Outbreak Management Prof K Rooney

Management of an outbreak
of a multi-drug resistant
Professor Kevin Rooney
Infection Prevention & Control in the ICU Seminar
10th November 2014
SBAR - Situation
• Director or SCN of
General ICU
• Infection Control
• Potential outbreak of
a carbapenemresistant Klebsiella
Pneumonia (KPC)
• Adjacent CTX ICU
• 2 new cases of KPC
SBAR - Background
• 10 bedded ICU
• 650 Level 3 patients
• Level 3
• 25% Mortality
• Immunocompromised
• At risk of HAI
• Adjacent CTX ICU
• Same staff pool
• KPC patient 2 weeks
SBAR - Assessment
• KP
• 15% of G-ve infections
• Immunocompromised
Few options
Prevent / Mitigate
Hidden Killer (>50%)
Silently colonises GIT
• Environmental
• Staff
• Both
SBAR - Recommendation
• Probable outbreak
• ≥2 with KPC
• More expected
• Outbreak Control
• Establish Severity
• HIIA Tool
• Prevent spread
• Prevent further
Driver Diagram
Leadership & Culture
• Transparency
• Just Culture (No Blame)
Early Reporting to ICT
• Outbreak Control Team
Identify all patients
Control the outbreak
Prevent further disease
Investigate the cause & identify factors
that contributed
• Disseminate the learning
• Communication (patients, public & staff)
Severity of the Outbreak
The Hospital Infection Incident Assessment (HIIA) Tool
Impact on patients, services, public health & anxiety
Openness & Transparency
Effective Communication (case notes)
Senior Management Support
Occupational Health
Support policy implementation
Support / advise staff & OCT
Coordinate screening
Treatment & Fitness to work
Staff Screening Programme
• Beware unintended consequences
• Clearly documented in minutes of OCT
• Reasons for staff screening
• To characterise the epidemiology of the outbreak –
time, person, place.
• To identify the likely source and index case, with a
view to control.
• To assist with interrupting the chain of transmission of
an outbreak.
• To confirm eradication of the outbreak.
• Close the ICU to all new admissions
• Discharge to cohorted areas
• Enhanced contact isolation regardless of colonisation status
• Hand hygiene, gowns & gloves for staff / visitors
• Cohort the colonised ICU & non-ICU patients (geography)
• Staff cohorting for nurses & AHP’s
• Not possible for medics, germ theory of disease
• Hand hygiene monitors 24/7
• If asymptomatic 3 x Resp & Rectal culture surveillance
• More frequent if near a colonised patient
• Trace outbreak (modes / routes of transmission)
• Patient tracking, genomic sequencing
Extinction of KPC is the main aim of OCT
Dedicating equipment for single-patient use
Extensive cleaning of shared equipment with bleach
Environmental culture of surfaces prior to next patient
Increase the frequency of environmental cleaning (shift)
Daily patient baths with 2% Chlorhexidine
Double-cleaning of vacated rooms equipment with bleach or
hydrogen peroxide vapour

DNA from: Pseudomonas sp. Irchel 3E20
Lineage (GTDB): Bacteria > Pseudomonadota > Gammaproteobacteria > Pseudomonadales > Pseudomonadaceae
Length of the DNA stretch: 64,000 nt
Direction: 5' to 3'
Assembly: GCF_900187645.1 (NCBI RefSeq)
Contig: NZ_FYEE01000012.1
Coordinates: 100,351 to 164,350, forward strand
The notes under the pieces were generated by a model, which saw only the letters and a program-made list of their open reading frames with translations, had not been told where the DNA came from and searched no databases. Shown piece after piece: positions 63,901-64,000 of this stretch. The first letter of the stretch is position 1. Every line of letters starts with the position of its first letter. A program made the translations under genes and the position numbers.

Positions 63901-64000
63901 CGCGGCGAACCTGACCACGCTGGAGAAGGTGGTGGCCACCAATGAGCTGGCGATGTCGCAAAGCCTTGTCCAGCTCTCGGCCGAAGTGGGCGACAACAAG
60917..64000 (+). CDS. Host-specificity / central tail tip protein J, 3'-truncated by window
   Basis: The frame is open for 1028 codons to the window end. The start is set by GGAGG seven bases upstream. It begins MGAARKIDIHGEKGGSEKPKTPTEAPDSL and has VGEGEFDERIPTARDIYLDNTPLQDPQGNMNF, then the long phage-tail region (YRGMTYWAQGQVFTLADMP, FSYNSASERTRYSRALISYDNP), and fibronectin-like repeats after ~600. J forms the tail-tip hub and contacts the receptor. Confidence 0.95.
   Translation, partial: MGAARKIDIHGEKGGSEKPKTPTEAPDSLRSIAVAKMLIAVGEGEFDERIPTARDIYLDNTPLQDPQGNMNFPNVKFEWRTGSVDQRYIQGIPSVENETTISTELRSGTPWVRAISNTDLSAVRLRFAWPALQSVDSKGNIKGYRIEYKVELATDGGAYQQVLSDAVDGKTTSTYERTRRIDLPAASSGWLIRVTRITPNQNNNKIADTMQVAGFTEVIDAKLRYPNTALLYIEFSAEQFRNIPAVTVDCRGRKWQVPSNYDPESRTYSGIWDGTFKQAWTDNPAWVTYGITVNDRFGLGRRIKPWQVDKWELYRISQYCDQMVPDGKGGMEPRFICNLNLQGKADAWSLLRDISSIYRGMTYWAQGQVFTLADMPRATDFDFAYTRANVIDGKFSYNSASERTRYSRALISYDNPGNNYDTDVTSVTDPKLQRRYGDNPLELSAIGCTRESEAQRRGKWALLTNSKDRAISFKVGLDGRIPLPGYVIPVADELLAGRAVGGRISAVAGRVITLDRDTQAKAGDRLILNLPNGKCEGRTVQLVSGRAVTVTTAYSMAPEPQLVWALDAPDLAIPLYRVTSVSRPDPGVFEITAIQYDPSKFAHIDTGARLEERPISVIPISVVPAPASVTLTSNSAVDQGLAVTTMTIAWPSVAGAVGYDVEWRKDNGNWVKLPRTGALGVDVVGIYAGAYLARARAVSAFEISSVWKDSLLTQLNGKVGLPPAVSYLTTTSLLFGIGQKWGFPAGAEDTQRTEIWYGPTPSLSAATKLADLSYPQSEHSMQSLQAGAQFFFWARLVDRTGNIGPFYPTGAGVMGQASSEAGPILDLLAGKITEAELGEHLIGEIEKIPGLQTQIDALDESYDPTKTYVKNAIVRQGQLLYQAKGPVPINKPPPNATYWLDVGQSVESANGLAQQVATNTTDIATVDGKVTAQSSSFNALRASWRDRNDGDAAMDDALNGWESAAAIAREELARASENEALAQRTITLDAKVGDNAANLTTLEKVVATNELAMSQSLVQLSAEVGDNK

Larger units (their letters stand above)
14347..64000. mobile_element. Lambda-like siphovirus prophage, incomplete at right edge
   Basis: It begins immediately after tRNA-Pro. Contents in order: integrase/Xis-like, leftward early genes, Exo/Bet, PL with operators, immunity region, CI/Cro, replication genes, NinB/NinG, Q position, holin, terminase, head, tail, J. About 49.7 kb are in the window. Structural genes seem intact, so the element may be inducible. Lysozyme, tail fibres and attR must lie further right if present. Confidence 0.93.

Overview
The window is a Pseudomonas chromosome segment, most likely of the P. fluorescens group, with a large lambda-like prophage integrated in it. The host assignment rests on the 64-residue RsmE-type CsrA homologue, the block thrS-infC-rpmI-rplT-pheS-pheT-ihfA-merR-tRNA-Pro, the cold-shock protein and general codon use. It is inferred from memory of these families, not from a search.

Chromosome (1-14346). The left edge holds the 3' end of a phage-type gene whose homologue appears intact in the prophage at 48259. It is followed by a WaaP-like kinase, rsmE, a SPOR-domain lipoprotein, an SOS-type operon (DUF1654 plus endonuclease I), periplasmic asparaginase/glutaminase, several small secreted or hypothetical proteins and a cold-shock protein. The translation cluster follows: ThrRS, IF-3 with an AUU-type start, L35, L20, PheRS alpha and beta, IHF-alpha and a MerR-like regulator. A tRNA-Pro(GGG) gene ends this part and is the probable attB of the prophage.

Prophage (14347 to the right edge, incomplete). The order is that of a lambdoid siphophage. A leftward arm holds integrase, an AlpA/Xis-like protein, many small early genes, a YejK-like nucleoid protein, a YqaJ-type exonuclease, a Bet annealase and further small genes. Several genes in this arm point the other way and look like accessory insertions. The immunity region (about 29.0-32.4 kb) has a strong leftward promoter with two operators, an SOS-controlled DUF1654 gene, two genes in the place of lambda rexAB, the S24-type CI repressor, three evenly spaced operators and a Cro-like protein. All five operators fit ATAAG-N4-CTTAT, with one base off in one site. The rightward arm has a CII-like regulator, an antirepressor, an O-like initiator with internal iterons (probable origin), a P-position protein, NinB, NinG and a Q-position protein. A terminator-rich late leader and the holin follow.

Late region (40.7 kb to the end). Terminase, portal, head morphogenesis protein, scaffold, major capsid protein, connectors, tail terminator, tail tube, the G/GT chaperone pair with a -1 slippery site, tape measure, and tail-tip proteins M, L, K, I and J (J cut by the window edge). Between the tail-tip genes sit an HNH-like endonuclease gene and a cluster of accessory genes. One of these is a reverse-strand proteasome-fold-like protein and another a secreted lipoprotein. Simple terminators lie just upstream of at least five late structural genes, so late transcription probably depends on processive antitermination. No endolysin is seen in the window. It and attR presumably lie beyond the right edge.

• Staff Education (How, Why, What)
• Modes of transmission
• Contact precautions
• Cohorting
Disease Prevention
Antimicrobial Stewardship
• The aim of good antimicrobial stewardship
• Decrease in antibiotic use ✓
• Not targeting a specific antimicrobial class ✗
• Every Patient gets the Right Drug, at the Right Dose, at the
Right Time for the Right Duration
• Start Smart and Then Focus (structured response)
• Also includes clinical infection management and improving
patient outcomes ✓
• Best structure
• Prescription (initiation)
• Therapeutic Failure (dosing)
• Review
Prescription & Initiation
No in the absence of clinical
suspicion ✗
Sepsis Screening Tool ✓
Antibiotics within the hour
Survival in Septic Shock
Sepsis Six
Deliver O2 (94 -98% SpO2 or 88-92%
in COPD)
Take blood cultures and consider
source control
Give IV antibiotics according to local
Start IV fluid resuscitation (min
500ml) and reassess
Check lactate & FBC
Commence accurate urine output
measurement and consider urinary
All within one hour
At least blood cultures x2
Consideration of cultures from other sites
Potential infective sources (PVC, CVC, CAUTI) should be sought
Source control ideally within 12 hours of diagnosis
Give for surgical prophylaxis only in cases where antibiotics
have been shown to be effective (<60 mins KTS)
• Prolonged operation or significant haemorrhage, repeat the
Antimicrobial Stewardship:
Therapeutic Failure
• Antibiotic dosage
• According to the patient’s bodyweight (aminoglycosides)
• Fixed pre-determined dosage for a 60-80kg man (macrolide)
• Insufficient dosing in the obese
• Lipohilic or Hydrophilic antibiotic
• Lipophilic: dose according to actual body weight
• Hydrophilic: dose according to ideal body weight
• Insufficient concentration of drug at the site of infection
• Increased volume of distribution due to hypoalbuminaemia and
rapid administration of fluids
• Shock causing a decrease in blood supply to the infected tissues
and organs
Therapeutic Failure (contd)
• Enhanced plasma clearance of antibiotics
• Improved renal excretion from a hyperdynamic circulation
• Increased drug extraction (CVVHF)
• Therapeutic Drug monitoring
• Minimise potential unintended consequences
• Ensure optimal treatment
• Antibacterial cycling or rotation
Mitigate or limit bacterial resistance
Antibiotic heterogeneity
Limited use
Mixing classes provides greater heterogeneity
Antimicrobial Stewardship:
Therapeutic Review & Focus
• Clinical picture is an evolving process
• Daily review of diagnosis and de-escalation prevents
resistance and reduces toxicity and costs
• 4 clinical questions
• Stop, Switch, Change or Continue
• Multidisciplinary ward rounds
• Procalcitonin ( Surviving Sepsis Recommendation)
• De-escalation
• Absence of positive microbiology
• Multiresistant organisms preventing de-escalation
• Lack of bottle as still critically ill
• IV to oral switch (removal of PVC)
In summary
To prevent
spread of an
Leadership &
Prevention &
Any questions?

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